It is essential that the daughter cells produced be exact duplicates of the parent cell. Mistakes in the duplication or distribution of the chromosomes lead to mutations that may be passed forward to every new cell produced from an abnormal cell. To prevent a compromised cell from continuing to divide, there are internal control mechanisms that operate at three main cell cycle checkpoints. A checkpoint is one of several points in the eukaryotic cell cycle at which the progression of a cell to the next stage in the cycle can be halted until conditions are favorable. These checkpoints occur near the end of G1, at the G2/M transition, and during metaphase ([link]).

The G1 Checkpoint

The G1 checkpoint determines whether all conditions are favorable for cell division to proceed. The G1 checkpoint, also called the restriction point (in yeast), is a point at which the cell irreversibly commits to the cell division process. External influences, such as growth factors, play a large role in carrying the cell past the G1 checkpoint. In addition to adequate reserves and cell size, there is a check for genomic DNA damage at the G1 checkpoint. A cell that does not meet all the requirements will not be allowed to progress into the S phase. The cell can halt the cycle and attempt to remedy the problematic condition, or the cell can advance into G0 and await further signals when conditions improve.

The G2 Checkpoint

The G2 checkpoint bars entry into the mitotic phase if certain conditions are not met. As at the G1 checkpoint, cell size and protein reserves are assessed. However, the most important role of the G2 checkpoint is to ensure that all of the chromosomes have been replicated and that the replicated DNA is not damaged. If the checkpoint mechanisms detect problems with the DNA, the cell cycle is halted, and the cell attempts to either complete DNA replication or repair the damaged DNA.

The M Checkpoint

The M checkpoint occurs near the end of the metaphase stage of karyokinesis. The M checkpoint is also known as the spindle checkpoint, because it determines whether all the sister chromatids are correctly attached to the spindle microtubules. Because the separation of the sister chromatids during anaphase is an irreversible step, the cycle will not proceed until the kinetochores of each pair of sister chromatids are firmly anchored to at least two spindle fibers arising from opposite poles of the cell.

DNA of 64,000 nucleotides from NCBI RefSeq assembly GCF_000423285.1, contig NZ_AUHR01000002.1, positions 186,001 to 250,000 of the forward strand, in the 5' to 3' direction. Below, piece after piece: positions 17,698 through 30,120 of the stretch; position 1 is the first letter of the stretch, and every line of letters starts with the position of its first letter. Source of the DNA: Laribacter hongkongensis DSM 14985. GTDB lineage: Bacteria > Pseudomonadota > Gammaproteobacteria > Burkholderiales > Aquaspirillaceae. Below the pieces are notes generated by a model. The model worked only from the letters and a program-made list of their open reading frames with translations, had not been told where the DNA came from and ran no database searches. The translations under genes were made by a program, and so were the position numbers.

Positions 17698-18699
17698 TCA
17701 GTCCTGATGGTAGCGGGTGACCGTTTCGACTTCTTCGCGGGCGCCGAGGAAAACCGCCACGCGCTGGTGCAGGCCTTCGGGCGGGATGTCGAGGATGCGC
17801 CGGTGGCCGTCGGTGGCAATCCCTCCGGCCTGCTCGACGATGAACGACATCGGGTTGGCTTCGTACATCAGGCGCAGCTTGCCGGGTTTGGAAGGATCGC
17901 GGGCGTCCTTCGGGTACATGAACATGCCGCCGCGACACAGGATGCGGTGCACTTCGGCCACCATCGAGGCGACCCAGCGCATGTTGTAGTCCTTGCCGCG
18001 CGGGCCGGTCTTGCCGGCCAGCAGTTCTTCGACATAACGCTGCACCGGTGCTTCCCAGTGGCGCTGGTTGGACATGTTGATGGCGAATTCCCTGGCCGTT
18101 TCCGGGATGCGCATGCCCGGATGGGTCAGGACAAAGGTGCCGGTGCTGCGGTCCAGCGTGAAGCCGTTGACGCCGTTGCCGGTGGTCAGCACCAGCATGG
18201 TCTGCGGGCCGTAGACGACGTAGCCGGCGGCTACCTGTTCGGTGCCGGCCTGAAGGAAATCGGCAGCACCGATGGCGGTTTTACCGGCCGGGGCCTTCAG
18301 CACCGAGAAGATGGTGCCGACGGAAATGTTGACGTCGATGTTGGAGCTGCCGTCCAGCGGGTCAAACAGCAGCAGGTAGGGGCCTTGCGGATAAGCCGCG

Watch what occurs at the G1, G2, and M checkpoints by visiting this website to see an animation of the cell cycle.

Regulator Molecules of the Cell Cycle

In addition to the internally controlled checkpoints, there are two groups of intracellular molecules that regulate the cell cycle. These regulatory molecules either promote progress of the cell to the next phase (positive regulation) or halt the cycle (negative regulation). Regulator molecules may act individually, or they can influence the activity or production of other regulatory proteins. Therefore, the failure of a single regulator may have almost no effect on the cell cycle, especially if more than one mechanism controls the same event. Conversely, the effect of a deficient or non-functioning regulator can be wide-ranging and possibly fatal to the cell if multiple processes are affected.

Positive Regulation of the Cell Cycle

Two groups of proteins, called cyclins and cyclin-dependent kinases (Cdks), are responsible for the progress of the cell through the various checkpoints. The levels of the four cyclin proteins fluctuate throughout the cell cycle in a predictable pattern ([link]). Increases in the concentration of cyclin proteins are triggered by both external and internal signals. After the cell moves to the next stage of the cell cycle, the cyclins that were active in the previous stage are degraded.

Cyclins regulate the cell cycle only when they are tightly bound to Cdks. To be fully active, the Cdk/cyclin complex must also be phosphorylated in specific locations. Like all kinases, Cdks are enzymes (kinases) that phosphorylate other proteins. Phosphorylation activates the protein by changing its shape. The proteins phosphorylated by Cdks are involved in advancing the cell to the next phase. ([link]). The levels of Cdk proteins are relatively stable throughout the cell cycle however, the concentrations of cyclin fluctuate and determine when Cdk/cyclin complexes form. The different cyclins and Cdks bind at specific points in the cell cycle and thus regulate different checkpoints.

Since the cyclic fluctuations of cyclin levels are based on the timing of the cell cycle and not on specific events, regulation of the cell cycle usually occurs by either the Cdk molecules alone or the Cdk/cyclin complexes. Without a specific concentration of fully activated cyclin/Cdk complexes, the cell cycle cannot proceed through the checkpoints.

Although the cyclins are the main regulatory molecules that determine the forward momentum of the cell cycle, there are several other mechanisms that fine-tune the progress of the cycle with negative, rather than positive, effects. These mechanisms essentially block the progression of the cell cycle until problematic conditions are resolved. Molecules that prevent the full activation of Cdks are called Cdk inhibitors. Many of these inhibitor molecules directly or indirectly monitor a particular cell cycle event. The block placed on Cdks by inhibitor molecules will not be removed until the specific event that the inhibitor monitors is completed.